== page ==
All roads lead to Rome, but PulseAudio is not far behind! In fact, how the PulseAudio client library determines how to try to connect to the PulseAudio server has no less than 13 different steps. Here they are, in priority order:

1) As an application developer, you can specify a server string in your call to pa_context_connect. If you do that, that’s the server string used, nothing else.

2) If the PULSE_SERVER environment variable is set, that’s the server string used, and nothing else.

3) Next, it goes to X to check if there is an x11 property named PULSE_SERVER. If there is, that’s the server string, nothing else. (There is also a PulseAudio module called module-x11-publish that sets this property. It is loaded by the start-pulseaudio-x11 script.)

4) It also checks client.conf, if such a file is found, for the default-server key. If that’s present, that’s the server string.

So, if none of the four methods above gives any result, several items will be merged and tried in order.

First up is trying to connect to a user-level PulseAudio, which means finding the right path where the UNIX socket exists. That in turn has several steps, in priority order:

5) If the PULSE_RUNTIME_PATH environment variable is set, that’s the path.

6) Otherwise, if the XDG_RUNTIME_DIR environment variable is set, the path is the “pulse” subdirectory below the directory specified in XDG_RUNTIME_DIR.

7) If not, and the “.pulse” directory exists in the current user’s home directory, that’s the path. (This is for historical reasons – a few years ago PulseAudio switched from “.pulse” to using XDG compliant directories, but ignoring “.pulse” would throw away some settings on upgrade.)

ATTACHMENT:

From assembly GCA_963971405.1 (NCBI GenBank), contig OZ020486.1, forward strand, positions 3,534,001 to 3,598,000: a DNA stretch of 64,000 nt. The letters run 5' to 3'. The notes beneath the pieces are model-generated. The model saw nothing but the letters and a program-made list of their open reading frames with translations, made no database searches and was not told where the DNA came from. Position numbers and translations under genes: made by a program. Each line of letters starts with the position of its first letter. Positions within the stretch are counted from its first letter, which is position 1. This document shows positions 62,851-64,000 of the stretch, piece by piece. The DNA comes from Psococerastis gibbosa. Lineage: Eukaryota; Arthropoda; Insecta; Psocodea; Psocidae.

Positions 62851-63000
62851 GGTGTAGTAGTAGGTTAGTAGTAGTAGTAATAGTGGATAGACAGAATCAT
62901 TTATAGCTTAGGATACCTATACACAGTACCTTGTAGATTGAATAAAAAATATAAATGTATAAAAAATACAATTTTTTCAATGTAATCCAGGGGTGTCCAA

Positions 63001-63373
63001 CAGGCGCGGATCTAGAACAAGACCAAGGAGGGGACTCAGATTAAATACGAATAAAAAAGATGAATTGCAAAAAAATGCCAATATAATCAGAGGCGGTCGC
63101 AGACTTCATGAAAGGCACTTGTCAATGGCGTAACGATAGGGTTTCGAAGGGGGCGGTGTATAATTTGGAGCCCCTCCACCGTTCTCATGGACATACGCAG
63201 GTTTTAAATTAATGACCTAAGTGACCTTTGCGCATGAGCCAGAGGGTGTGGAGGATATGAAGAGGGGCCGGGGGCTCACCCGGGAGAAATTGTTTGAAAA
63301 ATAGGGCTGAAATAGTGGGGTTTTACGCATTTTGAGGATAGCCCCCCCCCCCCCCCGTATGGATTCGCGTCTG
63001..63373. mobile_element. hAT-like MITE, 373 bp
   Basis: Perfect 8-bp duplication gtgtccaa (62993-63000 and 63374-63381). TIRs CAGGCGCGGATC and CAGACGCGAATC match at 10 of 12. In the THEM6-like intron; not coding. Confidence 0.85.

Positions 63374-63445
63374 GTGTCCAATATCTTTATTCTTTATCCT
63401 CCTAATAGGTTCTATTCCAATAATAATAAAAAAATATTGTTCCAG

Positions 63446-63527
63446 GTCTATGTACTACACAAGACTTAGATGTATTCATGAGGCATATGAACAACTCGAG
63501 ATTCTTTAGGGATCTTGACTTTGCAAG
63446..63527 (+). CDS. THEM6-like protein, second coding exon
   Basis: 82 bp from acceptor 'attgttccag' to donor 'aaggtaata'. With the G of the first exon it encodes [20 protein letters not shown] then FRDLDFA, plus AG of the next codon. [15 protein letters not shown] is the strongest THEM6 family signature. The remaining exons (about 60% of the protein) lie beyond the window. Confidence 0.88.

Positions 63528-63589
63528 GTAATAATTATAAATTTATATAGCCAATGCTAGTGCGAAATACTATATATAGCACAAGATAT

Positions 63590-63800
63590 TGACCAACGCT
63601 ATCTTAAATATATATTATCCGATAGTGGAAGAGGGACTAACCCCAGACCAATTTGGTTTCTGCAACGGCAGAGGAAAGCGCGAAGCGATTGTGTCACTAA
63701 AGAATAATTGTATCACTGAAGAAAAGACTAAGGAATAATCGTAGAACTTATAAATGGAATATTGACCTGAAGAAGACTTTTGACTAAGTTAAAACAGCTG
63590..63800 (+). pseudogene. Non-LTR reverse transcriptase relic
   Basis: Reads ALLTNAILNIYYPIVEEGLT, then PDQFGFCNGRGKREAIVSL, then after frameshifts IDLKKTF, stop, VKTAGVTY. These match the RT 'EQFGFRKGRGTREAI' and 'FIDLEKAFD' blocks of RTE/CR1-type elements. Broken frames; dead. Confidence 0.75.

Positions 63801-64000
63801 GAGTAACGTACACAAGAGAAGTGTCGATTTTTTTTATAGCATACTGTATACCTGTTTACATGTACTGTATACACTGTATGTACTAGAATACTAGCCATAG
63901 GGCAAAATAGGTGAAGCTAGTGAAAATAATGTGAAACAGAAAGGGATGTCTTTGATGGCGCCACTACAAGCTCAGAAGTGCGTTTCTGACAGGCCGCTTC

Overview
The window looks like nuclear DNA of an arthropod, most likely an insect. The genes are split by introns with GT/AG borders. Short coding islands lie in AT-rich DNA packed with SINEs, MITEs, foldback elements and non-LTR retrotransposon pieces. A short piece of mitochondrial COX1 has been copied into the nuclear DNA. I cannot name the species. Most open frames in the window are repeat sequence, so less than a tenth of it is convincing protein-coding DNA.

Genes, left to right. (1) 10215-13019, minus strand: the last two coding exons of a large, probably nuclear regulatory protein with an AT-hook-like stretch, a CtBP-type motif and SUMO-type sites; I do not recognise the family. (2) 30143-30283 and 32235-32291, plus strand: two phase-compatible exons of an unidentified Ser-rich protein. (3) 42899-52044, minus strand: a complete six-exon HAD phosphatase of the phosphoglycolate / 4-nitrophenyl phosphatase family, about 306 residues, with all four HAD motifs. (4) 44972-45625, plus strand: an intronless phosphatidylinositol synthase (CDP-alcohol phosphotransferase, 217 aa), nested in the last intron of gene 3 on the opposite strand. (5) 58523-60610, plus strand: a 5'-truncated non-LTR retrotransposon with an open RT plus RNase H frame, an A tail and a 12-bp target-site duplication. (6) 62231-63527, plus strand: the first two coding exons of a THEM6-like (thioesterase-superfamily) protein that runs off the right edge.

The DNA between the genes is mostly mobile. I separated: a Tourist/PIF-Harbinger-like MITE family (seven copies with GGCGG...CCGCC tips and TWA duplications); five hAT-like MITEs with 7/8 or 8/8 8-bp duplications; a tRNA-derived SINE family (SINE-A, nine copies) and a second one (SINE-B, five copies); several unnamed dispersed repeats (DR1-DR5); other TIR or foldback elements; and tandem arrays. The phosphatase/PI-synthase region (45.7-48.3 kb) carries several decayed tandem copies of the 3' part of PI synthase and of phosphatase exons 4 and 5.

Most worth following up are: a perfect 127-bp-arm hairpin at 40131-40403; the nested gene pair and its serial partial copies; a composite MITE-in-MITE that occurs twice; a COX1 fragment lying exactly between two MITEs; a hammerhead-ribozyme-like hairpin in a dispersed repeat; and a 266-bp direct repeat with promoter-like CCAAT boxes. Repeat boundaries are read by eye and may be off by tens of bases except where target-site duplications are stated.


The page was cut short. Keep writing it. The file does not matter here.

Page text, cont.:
8) Failing that, if XDG_CONFIG_HOME environment variable is set, the path is the “pulse” subdirectory to the directory specified in XDG_CONFIG_HOME.

9) Still no path? Then fall back to using the “.config/pulse” subdirectory below the current user’s home directory.

Okay, so maybe we can connect to the UNIX socket inside that user-level PulseAudio path. But if it does not work, there are still a few more things to try:

10) Using a path of a system-level PulseAudio server. This directory is /var/run/pulse on Ubuntu (and probably most other distributions), or /usr/local/var/run/pulse in case you compiled PulseAudio from source yourself.

11) By checking client.conf for the key “auto-connect-localhost”. If so, also try connecting to¬†tcp4:127.0.0.1…

12) …and tcp6:[::1], too. Of course we cannot leave IPv6-only systems behind.

13) As the last straw of hope, the library checks client.conf for the key “auto-connect-display”. If it’s set, it checks the DISPLAY environment variable, and if it finds a hostname (i e, something before the “:”), then that host will be tried too.

To summarise, first the client library checks for a server string in step 1-4, if there is none, it makes a server string – out of one item from steps 5-9, and then up to four more items from steps 10-13.

And that’s all. If you ever want to customize how you connect to a PulseAudio server, you have a smorgasbord of options to choose from!